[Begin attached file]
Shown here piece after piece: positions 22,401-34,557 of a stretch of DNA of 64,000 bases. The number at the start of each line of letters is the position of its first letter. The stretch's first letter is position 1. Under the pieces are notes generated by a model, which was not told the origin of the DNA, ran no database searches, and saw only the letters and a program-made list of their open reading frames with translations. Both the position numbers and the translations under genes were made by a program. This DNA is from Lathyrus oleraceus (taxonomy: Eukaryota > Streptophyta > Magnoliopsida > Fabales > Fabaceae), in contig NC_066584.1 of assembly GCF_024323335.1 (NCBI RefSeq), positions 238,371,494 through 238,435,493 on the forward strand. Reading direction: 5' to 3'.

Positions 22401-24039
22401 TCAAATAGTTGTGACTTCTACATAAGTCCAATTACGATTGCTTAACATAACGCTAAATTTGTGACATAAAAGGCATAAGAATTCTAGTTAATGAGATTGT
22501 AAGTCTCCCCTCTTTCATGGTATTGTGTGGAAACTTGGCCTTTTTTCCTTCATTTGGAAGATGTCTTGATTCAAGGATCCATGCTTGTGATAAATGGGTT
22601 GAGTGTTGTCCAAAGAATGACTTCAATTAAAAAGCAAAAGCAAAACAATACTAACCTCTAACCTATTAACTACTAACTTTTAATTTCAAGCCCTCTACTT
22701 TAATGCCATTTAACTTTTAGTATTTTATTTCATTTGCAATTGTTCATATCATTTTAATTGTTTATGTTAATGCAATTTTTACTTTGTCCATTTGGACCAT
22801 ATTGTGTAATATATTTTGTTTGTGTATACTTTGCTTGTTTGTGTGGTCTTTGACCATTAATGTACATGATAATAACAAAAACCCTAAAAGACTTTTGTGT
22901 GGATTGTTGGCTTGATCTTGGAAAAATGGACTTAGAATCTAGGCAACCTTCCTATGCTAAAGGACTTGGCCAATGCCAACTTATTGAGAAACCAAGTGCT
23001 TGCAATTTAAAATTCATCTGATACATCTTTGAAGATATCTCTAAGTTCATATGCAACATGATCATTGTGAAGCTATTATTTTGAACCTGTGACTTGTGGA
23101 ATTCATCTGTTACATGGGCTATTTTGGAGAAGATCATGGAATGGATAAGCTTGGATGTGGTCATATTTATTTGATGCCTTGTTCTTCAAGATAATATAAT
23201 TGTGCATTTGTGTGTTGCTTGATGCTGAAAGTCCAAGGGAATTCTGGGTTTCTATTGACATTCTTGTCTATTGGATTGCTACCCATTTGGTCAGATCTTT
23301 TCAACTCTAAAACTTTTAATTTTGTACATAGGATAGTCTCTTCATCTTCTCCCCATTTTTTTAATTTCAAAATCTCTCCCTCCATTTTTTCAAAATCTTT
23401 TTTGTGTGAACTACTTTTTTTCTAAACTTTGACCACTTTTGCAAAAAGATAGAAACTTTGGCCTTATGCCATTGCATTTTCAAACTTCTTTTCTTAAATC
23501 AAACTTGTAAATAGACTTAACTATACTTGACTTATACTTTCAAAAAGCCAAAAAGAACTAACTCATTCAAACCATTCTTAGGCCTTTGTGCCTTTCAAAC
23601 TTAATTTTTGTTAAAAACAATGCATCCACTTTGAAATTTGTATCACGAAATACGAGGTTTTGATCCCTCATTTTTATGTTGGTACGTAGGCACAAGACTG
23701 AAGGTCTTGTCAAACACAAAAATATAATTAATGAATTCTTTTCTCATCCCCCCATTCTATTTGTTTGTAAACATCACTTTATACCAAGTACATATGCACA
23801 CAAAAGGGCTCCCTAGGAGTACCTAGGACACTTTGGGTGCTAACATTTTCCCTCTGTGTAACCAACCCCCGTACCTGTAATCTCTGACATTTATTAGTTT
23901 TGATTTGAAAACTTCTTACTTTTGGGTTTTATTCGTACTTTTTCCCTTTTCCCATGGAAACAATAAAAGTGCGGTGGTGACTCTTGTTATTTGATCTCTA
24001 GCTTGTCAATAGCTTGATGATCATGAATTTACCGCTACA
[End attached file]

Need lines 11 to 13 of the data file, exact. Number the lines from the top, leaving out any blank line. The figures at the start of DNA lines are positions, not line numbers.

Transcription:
23201 TGTGCATTTGTGTGTTGCTTGATGCTGAAAGTCCAAGGGAATTCTGGGTTTCTATTGACATTCTTGTCTATTGGATTGCTACCCATTTGGTCAGATCTTT
23301 TCAACTCTAAAACTTTTAATTTTGTACATAGGATAGTCTCTTCATCTTCTCCCCATTTTTTTAATTTCAAAATCTCTCCCTCCATTTTTTCAAAATCTTT
23401 TTTGTGTGAACTACTTTTTTTCTAAACTTTGACCACTTTTGCAAAAAGATAGAAACTTTGGCCTTATGCCATTGCATTTTCAAACTTCTTTTCTTAAATC